Key definitions within the statute, such as the terms "anything of value" and "foreign official," have extreme ramifications in the health care industry. For instance, "anything of value" can include situations where an offeror intending to influence a foreign official provides a charitable donation to an entity with which the foreign official is involved in exchange for his or her business. Additionally, the "foreign official" definition includes such individuals as physicians and nurses employed by state-run hospitals. Furthermore, the FCPA's anti-bribery provisions impose liability for third-party conduct. Thus, a company cannot be willfully blind to the acts of non-employee third-party distributors or agents who commit acts of bribery to advance the company's business.4

Since 2009, Assistant Attorney General Lanny Breuer has made it clear that the health care industry is a major target of FCPA enforcement, declaring that the DOJ "will be intensely focused on rooting out foreign bribery in [the health care product] industry." In 2012, the DOJ entered into four Deferred Prosecution Agreements (DPA s) with three medical device companies and one pharmaceutical company alleged to have violated the FCPA's anti-bribery provisions:5

Company & Settlement Date

Alleged Conduct

Monetary Penalties & Compliance Obligations6

Smith & Nephew
(Feb. 6, 2012)

Affiliates and employees allegedly authorized the payment of approximately $9.4 million to a third-party distributor's shell companies, some or all of which was passed on to physicians to corruptly induce them to purchase the company's medical devices.

DOJ: $16.8 million

SEC: $5.4 million disgorgement of profits

(Mar. 26, 2012

Subsidiaries, employees, and agents allegedly made improper payments to publicly employed health care providers in Argentina, Brazil, and China to secure lucrative business with hospitals.

DOJ: $17.28 million

SEC: $5.4 million in disgorgement of profits

(Jul. 10, 2012)

Mexican subsidiary allegedly bribed officials of government-owned health care and social services provider with cash, laptop computers, televisions, and appliances directly or indirectly through front companies.

DOJ: $7.4 million in penalties

Pfizer H.C.P.
(Aug. 7, 2012)

Indirect wholly owned subsidiary of Pfizer Inc., allegedly made a broad range of improper payments through sham consulting contracts and an exclusive distributorship to hospital administrators, regulatory and purchasing committee members, and other health care professionals in Bulgaria, Croatia, Kazakhstan, and Russia to influence government decisions regarding the approval and registration of Pfizer Inc. products, the award of pharmaceutical tenders, and the level of sales of Pfizer Inc. products.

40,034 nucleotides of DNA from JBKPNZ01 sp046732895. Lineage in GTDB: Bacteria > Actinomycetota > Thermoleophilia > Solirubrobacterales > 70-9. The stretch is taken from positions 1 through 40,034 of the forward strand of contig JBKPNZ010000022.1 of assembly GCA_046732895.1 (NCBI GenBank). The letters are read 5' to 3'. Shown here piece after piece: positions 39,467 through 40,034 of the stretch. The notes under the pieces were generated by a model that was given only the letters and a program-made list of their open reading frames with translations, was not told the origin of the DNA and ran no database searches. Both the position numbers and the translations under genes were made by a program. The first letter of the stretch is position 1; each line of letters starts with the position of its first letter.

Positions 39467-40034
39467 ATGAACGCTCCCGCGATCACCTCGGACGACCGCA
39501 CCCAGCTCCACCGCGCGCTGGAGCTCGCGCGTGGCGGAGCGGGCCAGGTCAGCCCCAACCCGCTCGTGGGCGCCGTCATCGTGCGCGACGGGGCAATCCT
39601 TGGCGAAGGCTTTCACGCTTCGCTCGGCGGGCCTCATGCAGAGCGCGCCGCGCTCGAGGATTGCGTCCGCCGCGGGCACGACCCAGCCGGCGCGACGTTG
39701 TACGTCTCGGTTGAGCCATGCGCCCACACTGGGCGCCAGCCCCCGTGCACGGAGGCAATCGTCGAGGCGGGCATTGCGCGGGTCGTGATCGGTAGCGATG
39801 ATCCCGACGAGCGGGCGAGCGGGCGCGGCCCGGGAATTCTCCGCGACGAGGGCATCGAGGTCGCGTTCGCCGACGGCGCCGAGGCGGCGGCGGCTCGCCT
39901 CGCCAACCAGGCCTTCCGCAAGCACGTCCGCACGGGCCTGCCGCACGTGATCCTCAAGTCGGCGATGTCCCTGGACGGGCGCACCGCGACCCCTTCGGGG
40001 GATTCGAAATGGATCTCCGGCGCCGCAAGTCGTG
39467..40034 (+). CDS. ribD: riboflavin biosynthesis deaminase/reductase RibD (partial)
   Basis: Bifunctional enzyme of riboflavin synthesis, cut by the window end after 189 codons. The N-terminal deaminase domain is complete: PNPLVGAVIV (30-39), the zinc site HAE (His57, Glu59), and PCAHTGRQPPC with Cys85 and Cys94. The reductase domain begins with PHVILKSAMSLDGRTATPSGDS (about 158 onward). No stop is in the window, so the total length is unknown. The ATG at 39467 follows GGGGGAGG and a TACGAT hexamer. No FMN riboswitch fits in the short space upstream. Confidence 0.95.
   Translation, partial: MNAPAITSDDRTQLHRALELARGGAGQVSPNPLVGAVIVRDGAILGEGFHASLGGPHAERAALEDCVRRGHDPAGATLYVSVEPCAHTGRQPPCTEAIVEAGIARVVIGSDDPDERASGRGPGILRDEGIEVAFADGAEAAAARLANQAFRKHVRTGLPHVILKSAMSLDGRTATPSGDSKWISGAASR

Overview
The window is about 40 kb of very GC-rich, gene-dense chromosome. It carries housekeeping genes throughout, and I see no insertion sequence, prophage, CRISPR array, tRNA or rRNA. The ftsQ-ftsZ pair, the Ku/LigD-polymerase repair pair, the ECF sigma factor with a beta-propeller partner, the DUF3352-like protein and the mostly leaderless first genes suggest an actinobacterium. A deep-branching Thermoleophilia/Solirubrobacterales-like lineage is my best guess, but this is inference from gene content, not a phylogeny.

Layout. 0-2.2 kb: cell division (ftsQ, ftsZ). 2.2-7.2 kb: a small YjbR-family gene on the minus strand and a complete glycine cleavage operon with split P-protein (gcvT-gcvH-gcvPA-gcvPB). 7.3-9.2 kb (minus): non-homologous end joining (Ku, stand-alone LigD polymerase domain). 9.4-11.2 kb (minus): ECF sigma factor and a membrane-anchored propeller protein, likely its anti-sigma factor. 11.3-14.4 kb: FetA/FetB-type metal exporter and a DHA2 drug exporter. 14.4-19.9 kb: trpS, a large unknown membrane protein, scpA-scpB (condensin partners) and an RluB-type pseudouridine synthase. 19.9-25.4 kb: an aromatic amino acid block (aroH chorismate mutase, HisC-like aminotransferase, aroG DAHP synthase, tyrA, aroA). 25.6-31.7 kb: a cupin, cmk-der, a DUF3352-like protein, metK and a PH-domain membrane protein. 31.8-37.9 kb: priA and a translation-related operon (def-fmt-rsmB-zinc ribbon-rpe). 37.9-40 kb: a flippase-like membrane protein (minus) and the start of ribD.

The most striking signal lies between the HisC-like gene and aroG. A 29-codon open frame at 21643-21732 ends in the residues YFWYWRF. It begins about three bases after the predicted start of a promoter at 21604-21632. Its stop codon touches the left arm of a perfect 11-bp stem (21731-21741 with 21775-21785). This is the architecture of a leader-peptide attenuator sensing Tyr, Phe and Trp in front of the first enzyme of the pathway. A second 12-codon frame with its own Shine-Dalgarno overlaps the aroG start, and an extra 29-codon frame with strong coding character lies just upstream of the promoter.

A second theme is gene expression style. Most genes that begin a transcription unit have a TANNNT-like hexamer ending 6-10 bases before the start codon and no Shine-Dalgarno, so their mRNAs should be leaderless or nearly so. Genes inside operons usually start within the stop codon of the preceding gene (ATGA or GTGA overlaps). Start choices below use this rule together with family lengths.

DOJ: $15 million penalty

Smith & Nephew's and Biomet's DPAs7 also required the companies to implement rigorous internal controls, to cooperate with the DOJ in future investigations of similar conduct within the industry, and to retain an external compliance monitor for 18 months. In addition, health care companies that settled FCPA cases in 2012 with DPA s are required to perform compliance self-assessments on a periodic basis over the next two to three years, as specified in the DPA.

Although DOJ FCPA enforcement has decreased overall in the past few years, health care companies have become a larger proportion of DOJ's enforcement targets. Four of the nine corporate DOJ FCPA enforcement actions brought in 2012 were against health care companies, and the aggregated criminal penalties for these actions totaled approximately $56 million or approximately 40% of all DOJ FCPA penalties for calendar year 2012. By comparison, DOJ only settled with one health care company in 2011, out of 11 total corporate FCPA enforcement actions. Of note, no individuals were prosecuted under the FCPA in any industry this year, although the statute permits it. Six of the 12 (50%) FCPA enforcement actions brought by the SEC and/or DOJ involved pharmaceutical or other health care-related entities. These six enforcement actions generated 65% of the all civil and criminal fines and penalties of the $260 million imposed under the FCPA in calendar year 2012.

The focus on the health care industry is ongoing. According to one blog, out of the 88 active FCPA investigations that had been publicly disclosed in SEC filings by December 31, 2012, 15 involved companies in the health care industry.8 These investigative targets include pharmaceutical companies, medical device and imaging companies, renal dialysis providers, and laboratory corporations — and prosecutions of individuals related to these companies are still a possibility. Paul Pelletier, former principal deputy chief of the DOJ Criminal Division's Fraud Section and a current Member in Mintz Levin's Litigation Practice and its Health Care Enforcement Defense Group, noted in early 2012 that DOJ was using investigative targets as "[j]unior G-men" to report their competitors' alleged FCPA violations to demonstrate cooperation with the government.9 Thus, new additions to the list of investigative targets could result from increasingly sophisticated investigative practices, companies informing on one another, and companies selfreporting to preempt informant reports.